There is a charm about Nagelfar, the new and third album from Swedish folk metallers Fejd, which is impossible to ignore or not devour hungrily, an essence within release and band which is something a little different and more captivating than most equally gaited projects. Arguably the album does not offering anything jaw-droppingly different or new for the genre, and certainly for themselves, but has a heart and beauty which leaves the appetite for such sounds full and aroused passions eager.
Hailing from Lilla Edet/Trollhättan, Fejd was formed in 2001 from the union of folk music duo Rimmerfors and members of metal band Pathos. The band brings together the medieval folk music inspired side of the brothers Patrik (lead vocals, bouzouki, Swedish bagpipe, jew’s harp, hurdy-gurdie, cow antler, willow-pipe and recorder etc.) and Niklas Rimmerfors (vocals and moraharpa…an older version of the Hurdy-Gurdy) with the heavier breath and metallic rhythmic strengths of Lennart Specht (guitars and keyboard), Thomas Antonsson (bass), and Esko Salow (drums). It is a compelling fusion of authentic Nordic folk music, with its melodic language and sadness, with the muscular tones of heavy metal, a sound which has made an open mark through the previous releases of the band, Storm and Eifur, with its finest moment to date coming with Nagelfar.
The Napalm Records released album opens with a mesmeric vocal call alongside a gently resonating drone as Ulvsgäld emerges from the intro with a strolling melodic and rhythmic dance. It is instantly captivating and has excited feet shuffling eagerly within the enthusiastic stomp whilst the excellent vocals with a slight rasp to their impressive and clean declaration, coax thoughts into creative play with their Swedish sung yet fully expressive lyrical persuasion. The sense of epic sceneries are evoked as the track continues to open its seductive arms, sinews rippling throughout its wholly engaging enterprise and invitation, adding to what is an impressive and invigorating start to the release.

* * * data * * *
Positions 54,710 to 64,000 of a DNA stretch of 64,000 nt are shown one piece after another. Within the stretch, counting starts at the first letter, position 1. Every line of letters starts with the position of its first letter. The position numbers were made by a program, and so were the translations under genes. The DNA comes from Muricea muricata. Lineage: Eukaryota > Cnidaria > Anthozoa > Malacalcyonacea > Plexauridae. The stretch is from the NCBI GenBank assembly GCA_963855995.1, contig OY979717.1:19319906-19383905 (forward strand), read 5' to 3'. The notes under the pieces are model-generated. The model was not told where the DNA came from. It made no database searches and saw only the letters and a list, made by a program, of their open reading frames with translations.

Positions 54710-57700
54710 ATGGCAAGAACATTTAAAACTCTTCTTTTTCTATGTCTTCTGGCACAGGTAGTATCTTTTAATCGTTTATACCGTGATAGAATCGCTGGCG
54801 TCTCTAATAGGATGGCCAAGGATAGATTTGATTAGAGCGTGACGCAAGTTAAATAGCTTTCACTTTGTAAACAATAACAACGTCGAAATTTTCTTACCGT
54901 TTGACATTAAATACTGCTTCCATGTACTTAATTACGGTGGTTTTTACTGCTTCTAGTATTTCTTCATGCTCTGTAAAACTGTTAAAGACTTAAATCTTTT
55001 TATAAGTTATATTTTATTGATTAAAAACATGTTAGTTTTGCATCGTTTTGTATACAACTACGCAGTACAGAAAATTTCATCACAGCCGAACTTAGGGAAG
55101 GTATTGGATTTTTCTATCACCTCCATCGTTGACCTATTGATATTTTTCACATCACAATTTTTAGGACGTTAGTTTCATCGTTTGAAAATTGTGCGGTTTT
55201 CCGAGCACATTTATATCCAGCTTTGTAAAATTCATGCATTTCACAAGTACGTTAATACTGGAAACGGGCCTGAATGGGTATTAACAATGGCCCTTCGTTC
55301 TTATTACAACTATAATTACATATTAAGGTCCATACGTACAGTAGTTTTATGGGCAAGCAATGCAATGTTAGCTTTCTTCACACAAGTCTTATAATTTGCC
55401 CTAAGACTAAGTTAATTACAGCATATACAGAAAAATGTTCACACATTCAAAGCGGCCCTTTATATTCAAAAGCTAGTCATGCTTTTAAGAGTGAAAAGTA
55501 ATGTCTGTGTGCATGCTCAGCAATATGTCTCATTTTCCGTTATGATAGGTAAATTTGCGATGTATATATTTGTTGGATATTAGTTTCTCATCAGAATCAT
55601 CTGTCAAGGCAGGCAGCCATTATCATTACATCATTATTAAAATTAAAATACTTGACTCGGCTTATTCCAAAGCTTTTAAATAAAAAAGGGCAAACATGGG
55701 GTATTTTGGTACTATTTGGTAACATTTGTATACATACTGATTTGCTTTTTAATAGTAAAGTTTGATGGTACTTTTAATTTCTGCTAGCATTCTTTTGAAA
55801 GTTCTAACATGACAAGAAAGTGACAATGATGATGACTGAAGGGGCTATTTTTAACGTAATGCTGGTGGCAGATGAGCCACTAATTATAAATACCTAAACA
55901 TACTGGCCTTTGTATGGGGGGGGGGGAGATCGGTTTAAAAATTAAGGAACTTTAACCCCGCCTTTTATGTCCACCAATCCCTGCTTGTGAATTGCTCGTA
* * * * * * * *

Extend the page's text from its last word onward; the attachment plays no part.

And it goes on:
The following Sigurd Ring continues in the same vein, the songs seemingly connected in the adventure of the intent and traditionally lit sounds. As the track plays, just as with its predecessor, the listener is taken into a busy vision of traditional and medieval times, lands and people vibrant in their lives with forceful energy enriching their experiences, much as the songs do for the senses. With the keys opening up progressive warmth mid-way through to move the track into another pasture of emotive incitement, there is again nothing less than full fascination as well as physical and emotional engagement with the excellent encounter.
The following title track starts with another melodic lure against a restrained but blistered wind before opening a confrontation of staring eye to eye vocals and striding sounds with more than a punk whisper to their intent. Into its full stride the evolving melodic air against strong metallic walls at times reminds of Finnish band Stam1na, its brewing folk grandeur wrapping around every aspect of the body as its rhythmic trigger stands as a constant commanding instigator to frame the again potent imagery seeded by the band.
The melodic romp of Den Skimrande leads the hand into another irresistible energetic polka of passion whilst Jordens Smycke, Fjärrskådaren, and Vindarnas Famn all offer their individual narratives to bring further imagination and invention to the album. Though both the first and the acoustically sculpted third of this trio of songs fail to ignite the same depth of thrills and passion as elsewhere on the album they are undeniably impressively crafted and make easy and pleasing companions. In between Fjärrskådaren is an intriguing slice of dramatic and inspiring creativity, its continually if gently evolving premise enriched with emotion and descriptive aural suggestion, a track bringing a metallic growl to a warm caress for a compelling constantly changing provocation of ideas and imagery.
The closing Häxfärd is an instrumental which leaves a lasting impression of the times and lands inspiring the release with charm lit energy. Though Nagelfar fails to find the heights and might of its first half in the closing stretch it is never less than compelling and pleasure spawning throughout with a fervour which is impossibly contagious. For folk metal with honest character and imaginative vibrancy, Fejd stands right to the fore.
Copyright RingMaster: MyFreeCopyright
Listen to the best independent music and artists on The RingMaster Review Radio Show and The Bone Orchard from